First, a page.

Thursday, September 29, 2011

Another view...

A few posts ago i waffled on about making plans for the future and sort of chipping away at them to make big things actually happen.



This is the view from the west of the summit of Ben Lomond. Perhaps due to its proximity to civilisation, if Glasgow can be called such!, this hill doesnt have any real attraction to those who live for the wild places. It is often busy, which robs it of the isolation and maybe even the sense of risk that walkers desire. Nevertheless, as a bike route it has some good attributes. The west highland way, which runs along side Ben Lomond, is pretty good riding at this stage. You can be up it in under 2 hours, with good sections being rideable. It is a pretty reasonable technical descent. Nothing mind boggling, or with crushing exposure, but a good solid work out for rider and bike the whole way down. I had never considered the Ptarmigan Ridge of Ben Lomond before (which is what i am looking at in the above picture). But, you know, i might just have to pretty soon...it looks like it might be a little more involving...and that is no bad thing.

These are not termed the bonny banks for nothing...

Only the other day...



'Only the other day i looked forward to this airy barrier as a definite point in our journey homewards; but now i find it, all such resting-places for the imagination are like shadows, which a man moving onwards cannot catch.'

This was Charles Darwin in his Beagle journal. I came across this quote the other day in a book about a journey to the Antarctic. It describes the sense that often the physical way points of a journey take on a lesser quality when compared to the effects on the person that takes place concurrently and as a result of the journey.

This is something i wholly subscribe to.

Tuesday, September 20, 2011

9 teeth is all you need.

A little while ago, i posted about new school micro drive mtb clusters. There are lots of reasons why they make sense. Suffice to say that with a 9, 10 and 11 tooth at the high range on the cluster, going down to 32, 34 or even 36 with 9 or 10 speeds gives a huge spread and although the 9 tooth might put more strain on the chain and be slightly less mechanically efficient in lab conditions, covered in mud and given how lttle time you spend in your top gear, and how low the torque is in that gear (admit it!), i doubt durability will be that much of an issue...but think of the benefits....!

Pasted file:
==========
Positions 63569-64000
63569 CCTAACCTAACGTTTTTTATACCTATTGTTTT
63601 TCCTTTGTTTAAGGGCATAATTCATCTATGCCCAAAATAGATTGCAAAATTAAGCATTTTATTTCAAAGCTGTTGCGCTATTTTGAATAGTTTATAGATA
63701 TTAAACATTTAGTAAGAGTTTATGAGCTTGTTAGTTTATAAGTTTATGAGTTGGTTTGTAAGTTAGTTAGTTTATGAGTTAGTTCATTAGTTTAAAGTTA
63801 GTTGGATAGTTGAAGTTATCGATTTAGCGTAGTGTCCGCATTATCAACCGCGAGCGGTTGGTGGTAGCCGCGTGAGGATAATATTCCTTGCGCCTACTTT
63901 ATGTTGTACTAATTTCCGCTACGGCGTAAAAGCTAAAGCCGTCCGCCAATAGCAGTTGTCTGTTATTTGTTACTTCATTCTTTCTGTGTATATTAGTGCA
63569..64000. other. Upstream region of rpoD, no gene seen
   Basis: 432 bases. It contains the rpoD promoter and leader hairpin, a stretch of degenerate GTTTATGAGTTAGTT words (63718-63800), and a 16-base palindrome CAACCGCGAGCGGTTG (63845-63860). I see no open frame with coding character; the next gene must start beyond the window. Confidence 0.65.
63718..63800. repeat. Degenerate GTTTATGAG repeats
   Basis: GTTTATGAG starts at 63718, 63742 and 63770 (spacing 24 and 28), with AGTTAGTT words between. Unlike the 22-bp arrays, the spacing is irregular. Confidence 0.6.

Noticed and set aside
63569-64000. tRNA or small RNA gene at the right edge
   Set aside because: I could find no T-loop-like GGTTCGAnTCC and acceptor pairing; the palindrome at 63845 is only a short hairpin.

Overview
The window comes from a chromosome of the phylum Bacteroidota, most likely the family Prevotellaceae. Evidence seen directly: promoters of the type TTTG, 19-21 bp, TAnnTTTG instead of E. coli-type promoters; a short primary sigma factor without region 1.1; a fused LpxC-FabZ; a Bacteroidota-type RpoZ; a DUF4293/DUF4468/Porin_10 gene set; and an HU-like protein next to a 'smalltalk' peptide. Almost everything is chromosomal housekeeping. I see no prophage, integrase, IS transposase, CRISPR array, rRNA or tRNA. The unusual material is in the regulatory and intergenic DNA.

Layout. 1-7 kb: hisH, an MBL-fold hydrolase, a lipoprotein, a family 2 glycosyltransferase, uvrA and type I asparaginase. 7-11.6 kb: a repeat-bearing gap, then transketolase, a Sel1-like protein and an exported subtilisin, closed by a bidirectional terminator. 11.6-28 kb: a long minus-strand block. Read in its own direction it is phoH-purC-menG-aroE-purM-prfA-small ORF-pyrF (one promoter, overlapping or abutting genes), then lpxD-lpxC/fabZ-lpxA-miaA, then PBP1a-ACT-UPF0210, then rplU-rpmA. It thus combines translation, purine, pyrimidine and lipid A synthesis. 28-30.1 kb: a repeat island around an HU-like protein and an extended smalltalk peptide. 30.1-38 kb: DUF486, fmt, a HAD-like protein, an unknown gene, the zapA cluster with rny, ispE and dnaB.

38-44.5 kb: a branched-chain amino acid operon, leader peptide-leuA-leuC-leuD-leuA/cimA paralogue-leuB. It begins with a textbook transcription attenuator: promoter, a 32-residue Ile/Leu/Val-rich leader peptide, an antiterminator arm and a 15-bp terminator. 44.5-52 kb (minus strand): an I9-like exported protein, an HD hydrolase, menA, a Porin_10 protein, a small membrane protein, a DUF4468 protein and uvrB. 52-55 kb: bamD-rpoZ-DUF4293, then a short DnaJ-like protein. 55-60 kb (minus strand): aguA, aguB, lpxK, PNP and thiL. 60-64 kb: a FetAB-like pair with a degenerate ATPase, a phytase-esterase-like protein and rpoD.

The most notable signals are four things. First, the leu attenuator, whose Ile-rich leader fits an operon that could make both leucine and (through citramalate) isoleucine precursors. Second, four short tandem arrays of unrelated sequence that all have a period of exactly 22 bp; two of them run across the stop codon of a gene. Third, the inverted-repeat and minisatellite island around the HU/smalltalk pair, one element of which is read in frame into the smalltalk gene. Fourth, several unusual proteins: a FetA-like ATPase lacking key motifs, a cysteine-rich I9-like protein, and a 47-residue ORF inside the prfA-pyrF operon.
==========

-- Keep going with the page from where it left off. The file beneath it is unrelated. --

(pic is Pinkbikes, from an article about this custom DT freehub body for Sam Hill and the rest of the Specialized DH boys bikes. I'm pretty sure this is a Shimano Capreo compatible system).

Exactly!

For the record the development (as in the distance a 26" wheel bike moves with one rotation of the pedals) for a 36:11 gear is 7.053m. Let's say you had a block with 9 teeth on the smallest sprocket, the same development, more or less, is achieved with a 30 tooth front cog (7.183m). So imagine how real-world useful a 32 or 34 chainring with a 9-34 or even 36 rear cluster would be?


(pic is VitalMTB's from their excellent interbike coverage).

Enter Canfield Brothers. With a can-do attitude, and a broad range of mountain bikes in their portfolio (including a new interest in 29er am hardtail set ups), they are bringing to market a hub that will work on most rear standards (135mm, 150mm, 157mm and i believe qr or 12mm and 9 and 10 speed compatible) that has a freehub body optimised to run the bottom 3 sprockets of a Shimano Capreo cassette. If you haven't heard of the Capreo group, it was designed to work with small wheel road bikes - think folders, Bromptons etc. 'Course with a small wheel, you need big gear ratios to give you resonable development. So, you use massive chainrings or small clusters. Bingo. The 11 tooth has a female fitting over the end of the cassette body splines (look up at that top pic) and it has male splines that the 10 tooth fits onto. This in turn has male splines that the 9 tooth fits on to and there is an external lockring that threads onto the end of the stepped down section of the freehub body. You only lose a small amount of lateral space for the bearings that typically fit in the freehub body.